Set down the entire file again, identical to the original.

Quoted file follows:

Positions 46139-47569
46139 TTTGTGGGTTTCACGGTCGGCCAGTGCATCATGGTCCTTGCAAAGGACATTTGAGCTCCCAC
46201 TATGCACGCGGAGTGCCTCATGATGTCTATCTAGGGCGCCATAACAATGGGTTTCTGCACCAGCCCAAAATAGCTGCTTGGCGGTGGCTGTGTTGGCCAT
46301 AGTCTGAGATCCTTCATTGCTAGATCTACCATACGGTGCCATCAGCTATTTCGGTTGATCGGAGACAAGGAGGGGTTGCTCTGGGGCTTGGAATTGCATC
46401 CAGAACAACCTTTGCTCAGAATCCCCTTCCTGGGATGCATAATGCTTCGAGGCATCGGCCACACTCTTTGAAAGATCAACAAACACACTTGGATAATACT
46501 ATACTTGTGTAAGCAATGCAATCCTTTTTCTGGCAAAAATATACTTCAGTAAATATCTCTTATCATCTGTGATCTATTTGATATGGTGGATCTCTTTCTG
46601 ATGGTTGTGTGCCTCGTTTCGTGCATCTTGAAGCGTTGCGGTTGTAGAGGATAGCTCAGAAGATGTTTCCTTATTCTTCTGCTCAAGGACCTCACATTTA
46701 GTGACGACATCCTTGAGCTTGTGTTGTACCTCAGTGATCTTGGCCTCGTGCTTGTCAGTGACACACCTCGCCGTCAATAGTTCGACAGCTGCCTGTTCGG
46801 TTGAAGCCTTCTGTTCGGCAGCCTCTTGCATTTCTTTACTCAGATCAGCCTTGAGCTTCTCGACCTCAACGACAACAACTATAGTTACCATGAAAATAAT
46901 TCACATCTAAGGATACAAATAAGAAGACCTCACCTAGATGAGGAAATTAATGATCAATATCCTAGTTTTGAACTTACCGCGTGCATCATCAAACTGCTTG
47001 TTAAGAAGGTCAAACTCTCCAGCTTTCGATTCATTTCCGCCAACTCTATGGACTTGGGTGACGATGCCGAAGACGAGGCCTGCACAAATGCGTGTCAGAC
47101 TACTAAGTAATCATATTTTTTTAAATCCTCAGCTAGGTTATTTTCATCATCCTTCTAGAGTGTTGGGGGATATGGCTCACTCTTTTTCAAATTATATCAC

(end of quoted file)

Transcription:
Positions 46139-47569
46139 TTTGTGGGTTTCACGGTCGGCCAGTGCATCATGGTCCTTGCAAAGGACATTTGAGCTCCCAC
46201 TATGCACGCGGAGTGCCTCATGATGTCTATCTAGGGCGCCATAACAATGGGTTTCTGCACCAGCCCAAAATAGCTGCTTGGCGGTGGCTGTGTTGGCCAT
46301 AGTCTGAGATCCTTCATTGCTAGATCTACCATACGGTGCCATCAGCTATTTCGGTTGATCGGAGACAAGGAGGGGTTGCTCTGGGGCTTGGAATTGCATC
46401 CAGAACAACCTTTGCTCAGAATCCCCTTCCTGGGATGCATAATGCTTCGAGGCATCGGCCACACTCTTTGAAAGATCAACAAACACACTTGGATAATACT
46501 ATACTTGTGTAAGCAATGCAATCCTTTTTCTGGCAAAAATATACTTCAGTAAATATCTCTTATCATCTGTGATCTATTTGATATGGTGGATCTCTTTCTG
46601 ATGGTTGTGTGCCTCGTTTCGTGCATCTTGAAGCGTTGCGGTTGTAGAGGATAGCTCAGAAGATGTTTCCTTATTCTTCTGCTCAAGGACCTCACATTTA
46701 GTGACGACATCCTTGAGCTTGTGTTGTACCTCAGTGATCTTGGCCTCGTGCTTGTCAGTGACACACCTCGCCGTCAATAGTTCGACAGCTGCCTGTTCGG
46801 TTGAAGCCTTCTGTTCGGCAGCCTCTTGCATTTCTTTACTCAGATCAGCCTTGAGCTTCTCGACCTCAACGACAACAACTATAGTTACCATGAAAATAAT
46901 TCACATCTAAGGATACAAATAAGAAGACCTCACCTAGATGAGGAAATTAATGATCAATATCCTAGTTTTGAACTTACCGCGTGCATCATCAAACTGCTTG
47001 TTAAGAAGGTCAAACTCTCCAGCTTTCGATTCATTTCCGCCAACTCTATGGACTTGGGTGACGATGCCGAAGACGAGGCCTGCACAAATGCGTGTCAGAC
47101 TACTAAGTAATCATATTTTTTTAAATCCTCAGCTAGGTTATTTTCATCATCCTTCTAGAGTGTTGGGGGATATGGCTCACTCTTTTTCAAATTATATCAC